We will need to address the whole food chain, from production to consumption. But more than that, action on food needs to be intertwined with how we manage land, carbon mitigation, climate adaptation, equitable value chains and the circular economy. ‘Solutions’ that ignore inter-linkages don’t exist.

Daunting, but possible: transformational business in action

As highlighted in WBA’s benchmark, there are many examples of this thinking in action. For example, dairy and protein giant Danone’s 2030 strategy, ‘One Planet. One Health’, sets clear goals across financial, health, environmental and social performance. The business will contribute to achieving healthy outputs, with 90% of its products listed in ‘healthy’ categories and aligned with the Global Access to Nutrition Initiative. Regenerative agriculture is core to their production approach and Danone has offered its farmers in the US access to slow loans with lower interest rates. It has also extended timelines in recognition of the time it takes to both transition to – and realise profit from – new farming practices.

UK food retailer The Coop has set ambitious Net Zero targets but emphasises the need for a just transition in its Net Zero strategy. Barry Clavin, Coop’s senior ethics and sustainability manager notes that “…of course it is about carbon mitigation but it is about the social impacts as well… A fair transition, and how we help individuals, producers and communities transition, is the only way we are going to achieve this.

Elsewhere, Unilever has embedded its sustainable development strategy at board level, with key performance targets for executive remuneration linked to outcomes. On the ground, the company is working with smallholders in priority crops of cocoa, palm oil, coconut and tea to build capability to deliver regenerative agriculture and improve farmer resilience. They are involving farmers in project design and also building supplier skills.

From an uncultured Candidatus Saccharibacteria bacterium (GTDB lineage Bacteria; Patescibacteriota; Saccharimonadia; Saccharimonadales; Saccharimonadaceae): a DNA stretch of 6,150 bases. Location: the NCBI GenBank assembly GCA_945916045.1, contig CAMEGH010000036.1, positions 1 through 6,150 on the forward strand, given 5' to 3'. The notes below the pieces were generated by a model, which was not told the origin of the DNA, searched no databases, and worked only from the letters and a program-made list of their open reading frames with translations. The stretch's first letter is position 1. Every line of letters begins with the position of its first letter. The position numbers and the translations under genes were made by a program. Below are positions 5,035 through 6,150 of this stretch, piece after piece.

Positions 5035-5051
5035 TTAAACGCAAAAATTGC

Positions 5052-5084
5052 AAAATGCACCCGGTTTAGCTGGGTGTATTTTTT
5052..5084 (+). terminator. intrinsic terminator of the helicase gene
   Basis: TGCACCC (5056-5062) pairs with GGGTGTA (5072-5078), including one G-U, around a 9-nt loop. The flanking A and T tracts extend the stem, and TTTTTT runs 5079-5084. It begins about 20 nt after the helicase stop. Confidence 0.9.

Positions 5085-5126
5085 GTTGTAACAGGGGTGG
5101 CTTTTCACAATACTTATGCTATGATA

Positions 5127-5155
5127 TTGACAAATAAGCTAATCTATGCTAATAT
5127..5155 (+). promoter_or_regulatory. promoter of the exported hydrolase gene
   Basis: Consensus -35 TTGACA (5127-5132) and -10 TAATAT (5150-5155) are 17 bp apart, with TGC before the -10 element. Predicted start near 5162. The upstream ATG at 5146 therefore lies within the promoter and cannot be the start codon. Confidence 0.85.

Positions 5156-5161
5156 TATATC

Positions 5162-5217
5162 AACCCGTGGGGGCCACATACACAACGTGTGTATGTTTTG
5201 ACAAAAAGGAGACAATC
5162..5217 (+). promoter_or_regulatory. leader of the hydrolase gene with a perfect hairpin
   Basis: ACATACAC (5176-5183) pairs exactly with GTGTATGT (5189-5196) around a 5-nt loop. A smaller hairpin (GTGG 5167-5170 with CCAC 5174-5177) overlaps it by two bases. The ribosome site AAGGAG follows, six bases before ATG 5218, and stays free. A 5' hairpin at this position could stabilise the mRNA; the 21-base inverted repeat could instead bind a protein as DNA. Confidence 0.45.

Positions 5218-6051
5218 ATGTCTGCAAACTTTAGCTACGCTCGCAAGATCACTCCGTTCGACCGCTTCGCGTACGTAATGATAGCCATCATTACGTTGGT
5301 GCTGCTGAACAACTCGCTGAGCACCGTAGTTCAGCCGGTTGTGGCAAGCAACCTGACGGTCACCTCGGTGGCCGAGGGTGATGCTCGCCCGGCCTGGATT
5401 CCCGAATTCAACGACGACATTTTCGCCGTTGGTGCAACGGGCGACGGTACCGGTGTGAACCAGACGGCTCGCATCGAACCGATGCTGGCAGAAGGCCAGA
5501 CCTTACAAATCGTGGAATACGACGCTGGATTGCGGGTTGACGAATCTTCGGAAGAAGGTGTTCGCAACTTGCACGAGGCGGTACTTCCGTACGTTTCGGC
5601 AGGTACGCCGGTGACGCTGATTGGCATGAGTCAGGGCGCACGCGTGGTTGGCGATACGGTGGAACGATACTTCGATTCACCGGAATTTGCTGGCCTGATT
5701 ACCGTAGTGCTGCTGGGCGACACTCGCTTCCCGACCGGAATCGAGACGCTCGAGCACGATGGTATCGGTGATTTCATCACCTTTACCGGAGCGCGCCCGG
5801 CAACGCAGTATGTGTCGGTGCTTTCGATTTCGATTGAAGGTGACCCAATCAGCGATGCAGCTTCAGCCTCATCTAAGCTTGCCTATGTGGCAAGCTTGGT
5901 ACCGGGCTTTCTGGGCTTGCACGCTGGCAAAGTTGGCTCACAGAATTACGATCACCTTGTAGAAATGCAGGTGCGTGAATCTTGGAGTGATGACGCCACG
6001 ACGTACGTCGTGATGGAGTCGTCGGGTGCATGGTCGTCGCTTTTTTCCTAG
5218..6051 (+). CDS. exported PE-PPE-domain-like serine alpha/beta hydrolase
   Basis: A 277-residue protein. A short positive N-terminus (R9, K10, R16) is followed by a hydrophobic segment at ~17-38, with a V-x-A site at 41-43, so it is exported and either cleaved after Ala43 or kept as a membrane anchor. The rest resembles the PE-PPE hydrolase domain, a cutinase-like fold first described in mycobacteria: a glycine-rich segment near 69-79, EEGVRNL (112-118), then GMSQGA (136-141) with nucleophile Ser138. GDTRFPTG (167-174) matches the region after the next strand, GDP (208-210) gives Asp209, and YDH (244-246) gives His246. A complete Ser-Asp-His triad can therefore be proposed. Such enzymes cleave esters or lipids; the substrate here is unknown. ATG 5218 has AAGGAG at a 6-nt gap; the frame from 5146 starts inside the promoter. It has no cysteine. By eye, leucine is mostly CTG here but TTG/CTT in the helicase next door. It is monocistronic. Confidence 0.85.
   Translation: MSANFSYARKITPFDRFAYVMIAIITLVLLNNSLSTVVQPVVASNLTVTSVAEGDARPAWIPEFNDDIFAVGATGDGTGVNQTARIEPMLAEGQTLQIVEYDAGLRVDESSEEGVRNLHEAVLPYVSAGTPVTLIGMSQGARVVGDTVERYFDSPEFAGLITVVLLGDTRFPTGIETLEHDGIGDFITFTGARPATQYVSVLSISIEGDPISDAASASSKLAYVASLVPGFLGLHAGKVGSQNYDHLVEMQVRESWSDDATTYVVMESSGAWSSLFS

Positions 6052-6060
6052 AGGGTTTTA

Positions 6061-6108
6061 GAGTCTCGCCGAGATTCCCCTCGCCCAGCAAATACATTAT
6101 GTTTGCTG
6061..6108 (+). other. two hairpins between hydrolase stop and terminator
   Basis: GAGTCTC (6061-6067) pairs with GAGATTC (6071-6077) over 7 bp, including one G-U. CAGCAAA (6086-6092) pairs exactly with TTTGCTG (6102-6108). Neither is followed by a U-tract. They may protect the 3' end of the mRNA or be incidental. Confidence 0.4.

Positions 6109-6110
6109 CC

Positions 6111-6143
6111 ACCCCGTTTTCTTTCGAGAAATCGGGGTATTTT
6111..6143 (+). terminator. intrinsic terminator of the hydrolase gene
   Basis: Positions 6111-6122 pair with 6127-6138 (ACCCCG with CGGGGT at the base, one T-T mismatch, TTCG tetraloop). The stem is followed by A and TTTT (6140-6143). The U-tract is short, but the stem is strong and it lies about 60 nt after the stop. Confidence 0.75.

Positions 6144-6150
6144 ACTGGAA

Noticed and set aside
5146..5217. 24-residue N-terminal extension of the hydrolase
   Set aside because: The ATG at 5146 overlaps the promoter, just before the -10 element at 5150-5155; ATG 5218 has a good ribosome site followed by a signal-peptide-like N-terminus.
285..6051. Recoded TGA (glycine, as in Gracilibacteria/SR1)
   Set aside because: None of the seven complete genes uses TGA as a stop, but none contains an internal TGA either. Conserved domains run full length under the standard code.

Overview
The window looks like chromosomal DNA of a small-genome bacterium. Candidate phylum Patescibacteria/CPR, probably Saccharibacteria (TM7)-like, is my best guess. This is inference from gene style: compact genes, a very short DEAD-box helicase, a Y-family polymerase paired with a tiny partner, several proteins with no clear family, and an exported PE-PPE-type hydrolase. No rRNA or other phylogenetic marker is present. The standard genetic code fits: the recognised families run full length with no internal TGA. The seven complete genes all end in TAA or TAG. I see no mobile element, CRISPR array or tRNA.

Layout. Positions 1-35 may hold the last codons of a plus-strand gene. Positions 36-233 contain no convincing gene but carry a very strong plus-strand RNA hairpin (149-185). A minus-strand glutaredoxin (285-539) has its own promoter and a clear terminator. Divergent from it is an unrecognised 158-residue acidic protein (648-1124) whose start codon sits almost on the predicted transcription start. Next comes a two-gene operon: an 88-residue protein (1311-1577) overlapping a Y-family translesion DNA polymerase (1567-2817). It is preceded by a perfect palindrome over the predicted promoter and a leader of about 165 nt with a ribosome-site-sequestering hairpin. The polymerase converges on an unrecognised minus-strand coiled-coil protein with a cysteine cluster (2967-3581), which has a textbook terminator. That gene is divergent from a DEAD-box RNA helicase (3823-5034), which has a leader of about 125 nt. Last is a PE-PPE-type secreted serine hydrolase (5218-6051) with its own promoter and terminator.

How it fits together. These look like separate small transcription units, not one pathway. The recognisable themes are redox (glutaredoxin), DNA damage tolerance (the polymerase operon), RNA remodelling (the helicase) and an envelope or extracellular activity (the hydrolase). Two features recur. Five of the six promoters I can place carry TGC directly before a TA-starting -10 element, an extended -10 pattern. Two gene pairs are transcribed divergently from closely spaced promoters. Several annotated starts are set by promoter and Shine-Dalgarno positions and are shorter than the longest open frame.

With the vast majority of emissions impacts in food companies’ supply chains, the need to collaborate with producers is growing. Companies like Nespresso and Patagonia are working with their suppliers to build regenerative practices on the ground, which build soil carbon and restore soil health. Insetting emissions within the supply chain will not only ensure authentic responsibility for climate outcomes, but potentially enable growers to gain value from the ecosystem and carbon services they create.

Examples abound if only we look for them – from Colombia cattle ranchers restoring the Amazon while building lush, verdant, resilient and productive silvopastural cattle farms, through to the International Ecological Movement for Africa bringing together growers to build a ‘Great Green Wall’.

It’s inspiring work, but not easy. Forum for the Future has identified six key design principles for food system transformation that we see emerging from the Food Systems Summit. From shifting away from extractive practices that externalise environmental impacts to creating innovative business models, these principles are key to creating the just and regenerative food system we need – and something we should all take note of.

The Food Systems Summit will come and go, and it will raise as many questions as it answers: among them, just how can we reframe what we think about land and farming? How do we enable those who work the land to achieve resilient livelihoods? How can we convince people that reducing overconsumption is the most desired option?

But one thing is sure – wherever we sit in the food system, it’s on each of us to meet the challenge of building a sustainable, regenerative, just future. So what role will you play?